From John Sanidopoulos’ excellent “Mystagogy” blog
After the Philistines had captured the ark of God, they took it from Ebenezer to Ashdod. Then they carried the ark into Dagon’s temple and set it beside Dagon. When the people of Ashdod rose early the next day, there was Dagon, fallen on his face on the ground before the ark of the Lord! They took Dagon and put him back in his place. But the following morning when they rose, there was Dagon, fallen on his face on the ground before the ark of the Lord! His head and hands had been broken off and were lying on the threshold; only his body remained. That is why to this day neither the priests of Dagon nor any others who enter Dagon’s temple at Ashdod step on the threshold.
They set the ark of God on a new cart and brought it from the house of Abinadab, which was on the hill. Uzzah and Ahio, sons of Abinadab, were guiding the new cart with the ark of God on it, and Ahio was walking in front of it… When they came to the threshing floor of Nakon, Uzzah reached out and took hold of the ark of God, because the oxen stumbled. The Lord’s anger burned against Uzzah because of his irreverent act; therefore God struck him down, and he died there beside the ark of God.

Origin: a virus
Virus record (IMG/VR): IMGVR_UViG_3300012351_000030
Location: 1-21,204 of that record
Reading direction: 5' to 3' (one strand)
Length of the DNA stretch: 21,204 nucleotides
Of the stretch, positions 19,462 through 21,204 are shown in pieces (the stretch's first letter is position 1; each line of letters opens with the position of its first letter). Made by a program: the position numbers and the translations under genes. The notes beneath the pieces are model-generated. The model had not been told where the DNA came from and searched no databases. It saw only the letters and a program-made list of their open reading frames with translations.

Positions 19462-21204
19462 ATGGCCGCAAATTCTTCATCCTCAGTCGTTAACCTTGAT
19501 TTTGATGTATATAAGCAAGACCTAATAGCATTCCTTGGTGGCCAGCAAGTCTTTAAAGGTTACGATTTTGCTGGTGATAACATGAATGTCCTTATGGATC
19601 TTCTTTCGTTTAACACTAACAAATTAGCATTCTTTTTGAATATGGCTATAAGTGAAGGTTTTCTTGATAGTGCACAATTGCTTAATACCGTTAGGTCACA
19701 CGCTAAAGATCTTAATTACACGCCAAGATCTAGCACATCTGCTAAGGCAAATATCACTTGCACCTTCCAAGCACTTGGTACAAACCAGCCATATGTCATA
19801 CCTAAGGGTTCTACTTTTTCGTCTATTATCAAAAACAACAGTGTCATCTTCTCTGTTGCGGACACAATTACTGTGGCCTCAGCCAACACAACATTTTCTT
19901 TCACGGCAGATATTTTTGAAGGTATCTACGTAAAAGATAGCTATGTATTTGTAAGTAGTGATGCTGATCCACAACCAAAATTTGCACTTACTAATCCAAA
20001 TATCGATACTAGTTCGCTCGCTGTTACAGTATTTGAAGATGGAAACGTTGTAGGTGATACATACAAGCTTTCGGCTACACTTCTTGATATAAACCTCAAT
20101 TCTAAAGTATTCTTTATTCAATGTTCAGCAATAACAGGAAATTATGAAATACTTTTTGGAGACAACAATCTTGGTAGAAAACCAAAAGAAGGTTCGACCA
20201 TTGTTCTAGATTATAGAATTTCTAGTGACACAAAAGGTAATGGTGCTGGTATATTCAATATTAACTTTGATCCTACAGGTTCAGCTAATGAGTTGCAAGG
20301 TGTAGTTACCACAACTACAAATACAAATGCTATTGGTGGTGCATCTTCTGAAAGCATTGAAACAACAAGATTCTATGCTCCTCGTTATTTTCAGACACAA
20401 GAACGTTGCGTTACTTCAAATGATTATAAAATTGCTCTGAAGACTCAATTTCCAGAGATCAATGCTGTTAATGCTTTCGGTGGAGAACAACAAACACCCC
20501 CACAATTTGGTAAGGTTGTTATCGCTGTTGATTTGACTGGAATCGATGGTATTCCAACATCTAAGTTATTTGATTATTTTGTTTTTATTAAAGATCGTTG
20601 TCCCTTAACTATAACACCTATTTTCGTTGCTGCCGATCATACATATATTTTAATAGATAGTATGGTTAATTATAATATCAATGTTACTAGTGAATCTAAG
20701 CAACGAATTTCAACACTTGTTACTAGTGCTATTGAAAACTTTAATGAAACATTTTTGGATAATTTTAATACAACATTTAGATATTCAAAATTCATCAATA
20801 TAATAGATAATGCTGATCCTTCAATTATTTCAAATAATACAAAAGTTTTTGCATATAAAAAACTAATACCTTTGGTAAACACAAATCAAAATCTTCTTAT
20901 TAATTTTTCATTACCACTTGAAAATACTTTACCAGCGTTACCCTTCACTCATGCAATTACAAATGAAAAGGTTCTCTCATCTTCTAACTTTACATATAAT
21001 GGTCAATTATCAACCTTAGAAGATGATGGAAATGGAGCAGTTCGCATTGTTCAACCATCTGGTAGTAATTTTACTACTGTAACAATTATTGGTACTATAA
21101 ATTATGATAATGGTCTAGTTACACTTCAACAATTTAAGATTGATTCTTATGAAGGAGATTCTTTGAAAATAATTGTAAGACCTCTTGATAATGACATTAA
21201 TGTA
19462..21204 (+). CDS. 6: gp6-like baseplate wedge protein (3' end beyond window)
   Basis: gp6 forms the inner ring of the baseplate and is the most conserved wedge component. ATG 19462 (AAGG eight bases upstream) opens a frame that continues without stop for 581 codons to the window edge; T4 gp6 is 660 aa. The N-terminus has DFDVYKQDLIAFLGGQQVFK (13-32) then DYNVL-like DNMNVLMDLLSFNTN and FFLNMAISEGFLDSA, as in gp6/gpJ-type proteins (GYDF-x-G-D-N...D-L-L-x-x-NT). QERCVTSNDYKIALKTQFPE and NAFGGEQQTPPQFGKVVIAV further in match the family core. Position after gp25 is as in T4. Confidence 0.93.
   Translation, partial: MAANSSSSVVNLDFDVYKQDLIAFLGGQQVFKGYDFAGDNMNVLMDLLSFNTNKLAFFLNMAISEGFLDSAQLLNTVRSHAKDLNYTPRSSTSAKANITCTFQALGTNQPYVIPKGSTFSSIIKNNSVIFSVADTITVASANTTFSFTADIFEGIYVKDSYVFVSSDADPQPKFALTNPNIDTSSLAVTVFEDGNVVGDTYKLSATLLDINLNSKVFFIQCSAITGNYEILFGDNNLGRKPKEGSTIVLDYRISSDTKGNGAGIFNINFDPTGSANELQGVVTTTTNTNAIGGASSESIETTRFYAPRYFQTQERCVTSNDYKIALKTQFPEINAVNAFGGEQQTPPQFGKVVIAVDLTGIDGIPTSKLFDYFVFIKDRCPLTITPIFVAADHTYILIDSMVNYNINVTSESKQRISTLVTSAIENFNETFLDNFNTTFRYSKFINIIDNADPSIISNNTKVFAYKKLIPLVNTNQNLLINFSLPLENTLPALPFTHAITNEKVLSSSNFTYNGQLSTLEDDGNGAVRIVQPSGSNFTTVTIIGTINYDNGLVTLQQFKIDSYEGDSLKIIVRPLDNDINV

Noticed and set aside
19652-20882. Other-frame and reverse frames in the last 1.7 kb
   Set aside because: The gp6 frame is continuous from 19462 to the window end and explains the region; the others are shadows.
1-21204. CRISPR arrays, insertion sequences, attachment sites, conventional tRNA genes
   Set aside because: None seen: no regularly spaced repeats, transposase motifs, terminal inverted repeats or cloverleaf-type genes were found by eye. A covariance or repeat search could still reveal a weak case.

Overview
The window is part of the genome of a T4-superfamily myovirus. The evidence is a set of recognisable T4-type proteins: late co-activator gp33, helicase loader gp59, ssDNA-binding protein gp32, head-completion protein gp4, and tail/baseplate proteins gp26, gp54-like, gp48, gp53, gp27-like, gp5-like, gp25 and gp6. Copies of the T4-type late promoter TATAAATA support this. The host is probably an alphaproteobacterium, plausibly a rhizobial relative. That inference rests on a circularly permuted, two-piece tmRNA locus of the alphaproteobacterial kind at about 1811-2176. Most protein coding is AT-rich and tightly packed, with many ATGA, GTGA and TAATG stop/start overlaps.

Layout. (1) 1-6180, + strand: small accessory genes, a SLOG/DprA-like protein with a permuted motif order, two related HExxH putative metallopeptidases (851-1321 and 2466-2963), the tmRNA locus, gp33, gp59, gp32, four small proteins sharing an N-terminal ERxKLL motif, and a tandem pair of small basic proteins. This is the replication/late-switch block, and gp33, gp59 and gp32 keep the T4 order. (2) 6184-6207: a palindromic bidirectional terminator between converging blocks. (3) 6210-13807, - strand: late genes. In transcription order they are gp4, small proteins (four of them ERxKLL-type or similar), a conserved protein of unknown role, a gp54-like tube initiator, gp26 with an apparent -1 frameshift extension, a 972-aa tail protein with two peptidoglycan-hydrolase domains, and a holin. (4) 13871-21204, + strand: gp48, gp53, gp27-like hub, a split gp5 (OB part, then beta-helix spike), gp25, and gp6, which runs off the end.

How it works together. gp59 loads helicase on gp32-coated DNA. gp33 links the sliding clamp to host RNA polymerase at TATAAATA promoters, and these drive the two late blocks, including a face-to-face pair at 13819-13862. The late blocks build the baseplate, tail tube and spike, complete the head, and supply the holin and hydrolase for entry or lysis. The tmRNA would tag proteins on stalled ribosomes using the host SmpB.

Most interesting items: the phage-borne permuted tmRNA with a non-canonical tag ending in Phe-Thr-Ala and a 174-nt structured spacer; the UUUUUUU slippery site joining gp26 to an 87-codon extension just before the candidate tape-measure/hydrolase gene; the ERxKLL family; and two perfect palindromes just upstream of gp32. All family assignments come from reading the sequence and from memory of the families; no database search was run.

Heliopolis is a city of Lebanese Phoenecia. There was an actor there named Gaianas who used to perform at the theatre an act in which he blasphemed against the holy Mother of God. The Mother of God appeared to him, saying: “What evil have I done to you that you revile me before so many people and blaspheme against me?” He rose up and, far from mending his ways, proceeded to blaspheme against her even more than before. Three times she appeared to him with the same reproach and admonition. As he did not mend his ways in the slightest degree, but rather blasphemed the more, she appeared to him once when he was sleeping at mid-day and said nothing at all. All she did was to sever his two hands and feet with her finger. When he woke up he found that his hands and feet were so afflicted that he just lay there like a tree-trunk. In these circumstances the wretched man confessed to everybody (making himself a public example) that he had received the reward for his blasphemy. And this he did for love of his fellow men.From “Mystagogy“